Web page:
Sunday, February 17, 2008

Disposable wipes make bigger mess

Thanks to the New England Anomaly for pointing out this doozy of a cleanup problem, as investigated by the Bangor Daily News! I know I use my own fair share of Swiffer-type wipes, but I sure as heck don't flush them down the drain. Hopefully less people will after they hear what is happening as a result -- hello, as though we need another reason for taxes to get raised! I thought Mainers were supposed to be sensible.
Wipes create their own mess
By Walter Griffin
Wednesday, February 13, 2008 - Bangor Daily News

WINTERPORT, Maine — Disposable wipes may appear to be a handy household product, but they are creating a nightmare for operators of the state’s sewage treatment plants.

Thicker than toilet paper, the wipes do not disintegrate when flushed. As their use has become more prevalent, the wipes are clogging treatment plant pumps and costing communities extra money in overtime and equipment repairs.

"This has become a big problem. Instead of people throwing them in the garbage can where they belong, they’re flushing them down the toilet," Winterport Water District superintendent Steve Lane said Tuesday. "The only thing that should be flushed down the toilet is human waste."

The wipes are used for cleaning babies, dusting and soaking up spills. They are more absorbent than paper towels and their use is growing in popularity. Treatment plants have shredding equipment that can handle toilet paper, but the cloth and plastic wipes are so strong that they tend to jam those devices. What was an infrequent nuisance a few years ago is now almost a daily occurrence.

"They don’t degrade like toilet paper. You just can’t shred these wipes," Lane said.

He said the plant’s shredder needs to be replaced, adding it would cost $8,900 to rebuild the existing shredder or $5,900 to install a new one.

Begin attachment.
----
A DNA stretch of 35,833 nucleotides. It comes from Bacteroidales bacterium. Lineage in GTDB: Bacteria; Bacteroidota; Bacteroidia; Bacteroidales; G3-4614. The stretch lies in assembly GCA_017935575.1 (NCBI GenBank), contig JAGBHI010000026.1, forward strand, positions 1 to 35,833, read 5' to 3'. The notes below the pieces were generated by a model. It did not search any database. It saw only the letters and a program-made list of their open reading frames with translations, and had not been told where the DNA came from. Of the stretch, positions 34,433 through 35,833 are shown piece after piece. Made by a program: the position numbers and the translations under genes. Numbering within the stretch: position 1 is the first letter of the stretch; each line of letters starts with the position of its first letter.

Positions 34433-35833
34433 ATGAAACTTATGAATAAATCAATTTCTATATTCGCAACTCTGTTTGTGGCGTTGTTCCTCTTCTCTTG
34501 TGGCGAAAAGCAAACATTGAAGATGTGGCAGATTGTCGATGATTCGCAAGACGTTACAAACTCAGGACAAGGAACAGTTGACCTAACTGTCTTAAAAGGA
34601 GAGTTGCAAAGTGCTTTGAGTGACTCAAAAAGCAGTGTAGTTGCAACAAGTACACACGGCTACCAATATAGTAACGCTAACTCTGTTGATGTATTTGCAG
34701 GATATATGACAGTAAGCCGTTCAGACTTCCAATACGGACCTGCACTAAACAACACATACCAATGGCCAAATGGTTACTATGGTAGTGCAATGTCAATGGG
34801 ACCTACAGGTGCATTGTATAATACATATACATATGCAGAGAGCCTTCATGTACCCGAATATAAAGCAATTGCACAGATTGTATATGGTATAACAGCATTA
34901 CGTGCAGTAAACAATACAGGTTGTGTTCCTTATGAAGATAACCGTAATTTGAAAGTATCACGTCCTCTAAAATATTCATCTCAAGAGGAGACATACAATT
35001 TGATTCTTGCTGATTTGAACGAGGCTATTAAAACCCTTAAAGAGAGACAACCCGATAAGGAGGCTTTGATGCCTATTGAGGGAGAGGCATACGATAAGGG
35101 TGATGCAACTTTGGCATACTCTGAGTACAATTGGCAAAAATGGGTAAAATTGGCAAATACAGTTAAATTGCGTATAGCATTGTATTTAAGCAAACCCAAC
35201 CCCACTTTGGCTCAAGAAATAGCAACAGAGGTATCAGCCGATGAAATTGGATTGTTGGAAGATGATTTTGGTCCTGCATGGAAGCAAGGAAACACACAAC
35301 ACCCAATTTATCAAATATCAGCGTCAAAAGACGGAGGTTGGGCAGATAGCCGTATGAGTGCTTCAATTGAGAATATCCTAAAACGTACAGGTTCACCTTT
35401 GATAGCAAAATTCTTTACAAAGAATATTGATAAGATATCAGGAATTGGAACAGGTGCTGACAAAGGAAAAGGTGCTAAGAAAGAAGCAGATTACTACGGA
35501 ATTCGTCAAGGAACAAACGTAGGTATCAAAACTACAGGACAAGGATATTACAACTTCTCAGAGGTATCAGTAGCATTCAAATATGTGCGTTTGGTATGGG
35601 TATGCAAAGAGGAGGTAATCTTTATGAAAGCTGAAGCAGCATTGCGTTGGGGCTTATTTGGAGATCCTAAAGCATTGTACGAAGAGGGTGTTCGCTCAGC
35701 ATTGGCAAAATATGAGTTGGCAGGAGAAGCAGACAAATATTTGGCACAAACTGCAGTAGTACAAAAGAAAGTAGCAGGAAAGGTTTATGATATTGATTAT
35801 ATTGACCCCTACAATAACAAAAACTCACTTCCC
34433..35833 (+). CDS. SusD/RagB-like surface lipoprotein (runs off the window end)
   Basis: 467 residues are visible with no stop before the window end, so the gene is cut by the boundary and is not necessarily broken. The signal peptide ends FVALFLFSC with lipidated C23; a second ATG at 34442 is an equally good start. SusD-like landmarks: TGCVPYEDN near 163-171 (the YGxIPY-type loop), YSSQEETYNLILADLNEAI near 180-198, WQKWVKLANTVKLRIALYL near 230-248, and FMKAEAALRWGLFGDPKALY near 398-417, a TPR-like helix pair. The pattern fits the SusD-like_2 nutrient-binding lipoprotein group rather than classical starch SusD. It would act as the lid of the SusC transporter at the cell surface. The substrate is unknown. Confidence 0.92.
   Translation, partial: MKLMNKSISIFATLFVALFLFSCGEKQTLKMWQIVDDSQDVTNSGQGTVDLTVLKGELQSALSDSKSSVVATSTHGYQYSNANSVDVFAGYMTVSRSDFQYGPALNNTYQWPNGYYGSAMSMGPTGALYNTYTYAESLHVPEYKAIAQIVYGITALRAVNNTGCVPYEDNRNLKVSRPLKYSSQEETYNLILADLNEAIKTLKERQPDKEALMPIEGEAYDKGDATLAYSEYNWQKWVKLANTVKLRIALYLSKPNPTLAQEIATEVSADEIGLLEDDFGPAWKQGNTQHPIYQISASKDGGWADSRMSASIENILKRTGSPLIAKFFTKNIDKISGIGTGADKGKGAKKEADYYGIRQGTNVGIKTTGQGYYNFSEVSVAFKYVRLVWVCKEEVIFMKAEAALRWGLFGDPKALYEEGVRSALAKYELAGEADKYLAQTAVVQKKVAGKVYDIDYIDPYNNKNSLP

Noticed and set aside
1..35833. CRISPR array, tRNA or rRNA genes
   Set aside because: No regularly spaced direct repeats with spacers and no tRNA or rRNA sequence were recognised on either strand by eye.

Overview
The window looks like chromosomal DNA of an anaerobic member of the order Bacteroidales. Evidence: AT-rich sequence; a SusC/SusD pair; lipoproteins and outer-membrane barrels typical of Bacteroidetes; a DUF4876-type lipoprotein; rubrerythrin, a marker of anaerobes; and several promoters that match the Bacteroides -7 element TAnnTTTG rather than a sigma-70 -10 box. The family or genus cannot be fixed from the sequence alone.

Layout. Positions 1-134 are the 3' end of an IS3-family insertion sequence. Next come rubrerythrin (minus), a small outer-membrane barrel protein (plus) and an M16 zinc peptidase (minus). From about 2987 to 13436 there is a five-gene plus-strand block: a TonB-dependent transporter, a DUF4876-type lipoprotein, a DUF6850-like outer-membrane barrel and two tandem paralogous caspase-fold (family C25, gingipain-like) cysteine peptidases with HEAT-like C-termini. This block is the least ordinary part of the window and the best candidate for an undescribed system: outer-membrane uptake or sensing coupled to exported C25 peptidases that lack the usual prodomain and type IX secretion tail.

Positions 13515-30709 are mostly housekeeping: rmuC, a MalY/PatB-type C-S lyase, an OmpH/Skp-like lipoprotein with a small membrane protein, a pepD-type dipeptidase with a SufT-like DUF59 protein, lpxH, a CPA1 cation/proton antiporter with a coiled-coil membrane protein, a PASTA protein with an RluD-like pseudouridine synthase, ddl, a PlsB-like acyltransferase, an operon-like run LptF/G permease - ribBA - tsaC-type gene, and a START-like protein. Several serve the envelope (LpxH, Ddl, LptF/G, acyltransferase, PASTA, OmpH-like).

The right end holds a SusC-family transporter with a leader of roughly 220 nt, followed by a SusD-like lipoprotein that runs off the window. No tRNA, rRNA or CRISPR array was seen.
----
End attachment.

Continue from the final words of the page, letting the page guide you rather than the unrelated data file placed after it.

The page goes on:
Whenever a shredder or pump gets clogged, operators have to take it off line and remove the material. The piles of wipes are then treated with lime and taken to the town dump, he said.

Lane said he has been in contact with plant operators throughout the state and they all have encountered similar problems. He said the Portland Water District had experienced a plague of pump failures, and Saco was considering installing a $1.5 million screening device to capture the wipes before they enter the system and jam its pumps. Where Winterport has a single pumping station, Portland has dozens, Lane said.

"They are just swamped with it. They are starting to put in a lot of overtime to keep the pumps free," he said. "It’s getting to the point where we’re all going to have to get together to do something about it. It’s a huge problem statewide."

Lane said plant operators were talking about sponsoring legislation that would require the manufacturers of the wipes to create a special fund that could be tapped by municipalities that have frequent equipment failures.

"I certainly would be in favor of something like that," he said.

Winterport has 304 users on the municipal sewer system and any added costs are charged to the ratepayers. Lane said it would cost $2,000 to repair a pump that was jammed in December. That same pump was rebuilt three years ago and should have lasted much longer. Generally a pump should last 15 to 20 years, he said.

"The more trouble we have, fixing it will essentially be coming out of the pocketbooks of the ratepayers," Lane said.

Lane said the Winterport plant has two pumps and that if both went down at the same time it either would cause wastewater to back up into homes or overflow the system and dump raw sewage into the Penobscot River.

"We have an obligation to do whatever we have to do to protect that river out there. It’s our job to protect that river," Lane said. "People have to realize that these wipes should not be flushed down the toilet."

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